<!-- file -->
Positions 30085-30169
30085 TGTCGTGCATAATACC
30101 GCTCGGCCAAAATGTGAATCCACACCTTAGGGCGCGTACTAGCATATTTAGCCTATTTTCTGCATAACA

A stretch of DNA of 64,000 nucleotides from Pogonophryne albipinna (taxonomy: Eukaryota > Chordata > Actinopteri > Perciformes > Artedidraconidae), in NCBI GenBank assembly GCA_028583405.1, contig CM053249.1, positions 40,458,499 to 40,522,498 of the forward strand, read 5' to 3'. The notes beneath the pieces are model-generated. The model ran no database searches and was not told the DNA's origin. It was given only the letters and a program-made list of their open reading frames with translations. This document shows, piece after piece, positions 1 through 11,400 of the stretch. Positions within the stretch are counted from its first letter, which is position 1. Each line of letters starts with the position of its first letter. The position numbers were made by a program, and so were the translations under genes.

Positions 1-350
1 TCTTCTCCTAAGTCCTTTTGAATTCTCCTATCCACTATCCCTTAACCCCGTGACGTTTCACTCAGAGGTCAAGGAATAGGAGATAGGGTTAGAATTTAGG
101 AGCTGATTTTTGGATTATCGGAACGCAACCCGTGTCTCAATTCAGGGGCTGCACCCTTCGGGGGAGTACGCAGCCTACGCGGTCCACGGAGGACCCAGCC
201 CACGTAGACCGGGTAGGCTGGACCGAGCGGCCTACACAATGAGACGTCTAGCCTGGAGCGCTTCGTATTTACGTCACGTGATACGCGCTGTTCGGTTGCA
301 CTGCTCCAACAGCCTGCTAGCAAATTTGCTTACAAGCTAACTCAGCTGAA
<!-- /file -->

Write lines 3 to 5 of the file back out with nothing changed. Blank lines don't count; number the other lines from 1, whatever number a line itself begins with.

30101 GCTCGGCCAAAATGTGAATCCACACCTTAGGGCGCGTACTAGCATATTTAGCCTATTTTCTGCATAACA

A stretch of DNA of 64,000 nucleotides from Pogonophryne albipinna (taxonomy: Eukaryota > Chordata > Actinopteri > Perciformes > Artedidraconidae), in NCBI GenBank assembly GCA_028583405.1, contig CM053249.1, positions 40,458,499 to 40,522,498 of the forward strand, read 5' to 3'. The notes beneath the pieces are model-generated. The model ran no database searches and was not told the DNA's origin. It was given only the letters and a program-made list of their open reading frames with translations. This document shows, piece after piece, positions 1 through 11,400 of the stretch. Positions within the stretch are counted from its first letter, which is position 1. Each line of letters starts with the position of its first letter. The position numbers were made by a program, and so were the translations under genes.

Positions 1-350